Atlanta's Mayor: Hospitals Could Reach Capacity By Early May
Atlanta's hospitals could reach capacity by May 3 if the current rate of coronavirus infection continues, Mayor Keisha Lance Bottoms said Monday.
The Atlanta mayor spoke on a public online conference call from her home where she is self-quarantining with her husband and four children.
GPB's Rickey Bevington reports on the latest from Atlanta Mayor Keisha Lance Bottoms.
As of noon Monday, Georgia had 2,809 confirmed cases and 87 deaths, and 14 of those deaths are in Fulton County.
Atlanta hospitals are now bracing for more cases.
Hospitals are already nearly full serving thousands of metro Atlantans coming in with diabetes, high blood pressure, car accident injuries, strokes and heart attacks, Bottoms said.
"When you add the coronavirus on top of that, it is extremely challenging to our health care system," she said. "That's what you're seeing reflected in New York and then Seattle, and that's what we are attempting to avoid here in Atlanta."
Bottoms asked Atlantans to comply with a stay-at-home order through next week, banning gatherings of more than 10 people and restricting the types of businesses that can operate.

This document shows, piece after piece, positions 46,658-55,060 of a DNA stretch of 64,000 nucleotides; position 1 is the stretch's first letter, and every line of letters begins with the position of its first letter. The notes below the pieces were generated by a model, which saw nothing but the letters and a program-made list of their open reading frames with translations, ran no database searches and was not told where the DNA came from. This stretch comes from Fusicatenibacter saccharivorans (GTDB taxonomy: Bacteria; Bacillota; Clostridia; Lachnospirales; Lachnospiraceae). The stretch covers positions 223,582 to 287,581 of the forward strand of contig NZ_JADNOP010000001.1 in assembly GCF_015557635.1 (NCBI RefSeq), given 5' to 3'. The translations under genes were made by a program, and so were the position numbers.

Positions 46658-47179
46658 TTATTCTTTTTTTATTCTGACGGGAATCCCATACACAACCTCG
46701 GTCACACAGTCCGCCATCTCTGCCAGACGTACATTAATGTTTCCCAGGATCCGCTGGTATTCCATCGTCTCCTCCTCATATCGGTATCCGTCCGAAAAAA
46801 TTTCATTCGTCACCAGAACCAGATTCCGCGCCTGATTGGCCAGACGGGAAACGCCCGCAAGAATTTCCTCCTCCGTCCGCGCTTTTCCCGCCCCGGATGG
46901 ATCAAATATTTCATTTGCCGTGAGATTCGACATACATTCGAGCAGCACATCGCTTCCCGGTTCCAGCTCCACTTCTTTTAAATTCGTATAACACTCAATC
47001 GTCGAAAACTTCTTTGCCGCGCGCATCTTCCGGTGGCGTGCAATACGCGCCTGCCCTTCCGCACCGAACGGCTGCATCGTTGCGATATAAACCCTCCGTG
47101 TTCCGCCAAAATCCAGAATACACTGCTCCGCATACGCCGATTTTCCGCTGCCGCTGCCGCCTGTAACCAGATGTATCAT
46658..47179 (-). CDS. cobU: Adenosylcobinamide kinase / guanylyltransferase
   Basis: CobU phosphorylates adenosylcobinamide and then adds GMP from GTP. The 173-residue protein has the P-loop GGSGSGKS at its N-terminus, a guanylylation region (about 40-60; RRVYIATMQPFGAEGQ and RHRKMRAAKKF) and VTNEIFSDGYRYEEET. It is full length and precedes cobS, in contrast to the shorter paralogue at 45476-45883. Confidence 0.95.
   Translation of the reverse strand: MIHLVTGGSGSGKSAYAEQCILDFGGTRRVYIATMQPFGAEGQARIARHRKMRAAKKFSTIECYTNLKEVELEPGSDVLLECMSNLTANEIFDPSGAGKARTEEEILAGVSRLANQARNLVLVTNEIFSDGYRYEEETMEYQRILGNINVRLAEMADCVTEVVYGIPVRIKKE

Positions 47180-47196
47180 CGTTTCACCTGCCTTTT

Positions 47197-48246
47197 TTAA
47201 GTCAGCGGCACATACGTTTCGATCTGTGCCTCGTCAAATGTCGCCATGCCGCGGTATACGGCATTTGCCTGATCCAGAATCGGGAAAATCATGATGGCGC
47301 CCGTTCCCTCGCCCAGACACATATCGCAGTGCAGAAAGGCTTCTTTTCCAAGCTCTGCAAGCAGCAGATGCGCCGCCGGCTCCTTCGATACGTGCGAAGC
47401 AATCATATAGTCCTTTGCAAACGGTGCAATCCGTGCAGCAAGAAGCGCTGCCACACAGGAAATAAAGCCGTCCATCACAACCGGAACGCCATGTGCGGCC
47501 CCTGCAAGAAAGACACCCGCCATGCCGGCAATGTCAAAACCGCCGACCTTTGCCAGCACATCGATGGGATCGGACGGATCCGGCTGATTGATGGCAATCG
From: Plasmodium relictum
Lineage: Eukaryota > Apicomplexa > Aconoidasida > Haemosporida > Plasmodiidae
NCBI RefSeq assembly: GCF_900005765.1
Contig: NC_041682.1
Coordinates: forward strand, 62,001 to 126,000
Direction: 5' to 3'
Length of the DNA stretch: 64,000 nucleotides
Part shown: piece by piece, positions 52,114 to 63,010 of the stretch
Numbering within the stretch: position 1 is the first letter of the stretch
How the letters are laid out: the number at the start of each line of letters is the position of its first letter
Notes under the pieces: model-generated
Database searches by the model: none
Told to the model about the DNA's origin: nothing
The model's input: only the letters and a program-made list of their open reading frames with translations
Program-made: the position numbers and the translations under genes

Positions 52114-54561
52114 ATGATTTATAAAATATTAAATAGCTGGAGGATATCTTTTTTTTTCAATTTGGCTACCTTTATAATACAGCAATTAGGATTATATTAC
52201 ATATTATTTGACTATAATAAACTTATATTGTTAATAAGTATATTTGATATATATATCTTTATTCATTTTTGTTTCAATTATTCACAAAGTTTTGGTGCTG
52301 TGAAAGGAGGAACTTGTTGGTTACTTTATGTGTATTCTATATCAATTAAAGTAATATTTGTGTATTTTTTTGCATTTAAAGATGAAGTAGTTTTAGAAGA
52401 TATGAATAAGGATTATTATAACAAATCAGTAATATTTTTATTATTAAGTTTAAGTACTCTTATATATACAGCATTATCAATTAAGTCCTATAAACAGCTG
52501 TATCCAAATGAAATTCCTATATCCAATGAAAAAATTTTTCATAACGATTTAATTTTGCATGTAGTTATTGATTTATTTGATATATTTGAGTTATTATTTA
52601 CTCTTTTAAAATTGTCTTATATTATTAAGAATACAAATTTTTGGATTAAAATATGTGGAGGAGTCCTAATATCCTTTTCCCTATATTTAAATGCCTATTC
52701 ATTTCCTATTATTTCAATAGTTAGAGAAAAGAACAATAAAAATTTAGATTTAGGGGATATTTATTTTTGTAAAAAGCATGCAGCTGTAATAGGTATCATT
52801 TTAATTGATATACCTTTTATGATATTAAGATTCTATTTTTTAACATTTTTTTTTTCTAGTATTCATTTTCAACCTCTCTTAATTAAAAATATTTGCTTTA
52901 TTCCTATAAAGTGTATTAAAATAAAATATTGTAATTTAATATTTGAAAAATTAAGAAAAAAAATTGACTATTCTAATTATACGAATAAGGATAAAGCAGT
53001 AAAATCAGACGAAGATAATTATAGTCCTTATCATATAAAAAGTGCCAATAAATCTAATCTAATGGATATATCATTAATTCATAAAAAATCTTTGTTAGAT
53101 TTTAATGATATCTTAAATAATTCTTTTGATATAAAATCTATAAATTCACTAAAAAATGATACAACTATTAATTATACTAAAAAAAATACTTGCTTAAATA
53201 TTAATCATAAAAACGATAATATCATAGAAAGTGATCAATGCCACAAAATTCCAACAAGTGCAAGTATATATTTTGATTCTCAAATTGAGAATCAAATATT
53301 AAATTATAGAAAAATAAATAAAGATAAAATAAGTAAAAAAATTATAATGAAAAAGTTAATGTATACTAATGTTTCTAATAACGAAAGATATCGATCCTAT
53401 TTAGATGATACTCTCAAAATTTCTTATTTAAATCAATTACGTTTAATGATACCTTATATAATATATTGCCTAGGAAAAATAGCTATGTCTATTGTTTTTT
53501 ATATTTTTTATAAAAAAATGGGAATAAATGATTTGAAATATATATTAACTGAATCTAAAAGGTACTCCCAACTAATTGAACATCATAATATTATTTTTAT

Staying home encourages social distancing to stop the spread of the coronavirus, but people crowding public greenways to enjoy the spring weather are testing the mayor’s order.
"If the BeltLine continues to be overcrowded [and] if Piedmont Park continues to be overcrowded, we will have no choice but to close those spaces," she said.
If businesses violate the order to close, Bottoms wants Atlantans to report them by calling 311, the city’s hotline for coronavirus questions and services. The city has also created a central website for coronavirus information at atlstrong.org.
And Atlantans experiencing homelessness are being monitored by the mayor. "There has been an angel donor in our city who has offered to allow members of our homeless population who have tested positive to stay in one of the local downtown hotels," she said. "We are grateful for that."
Bottoms called what’s happening right now a “new normal.”
As millions of people stay home and practice social distancing to stop the virus’ spread, city employees are still leaving the house every morning to keep Atlanta running.
"If you have an opportunity with our sanitation workers, our watershed workers, our public safety personnel that you may encounter on the street, it would go a very long way if you could simply say thank you."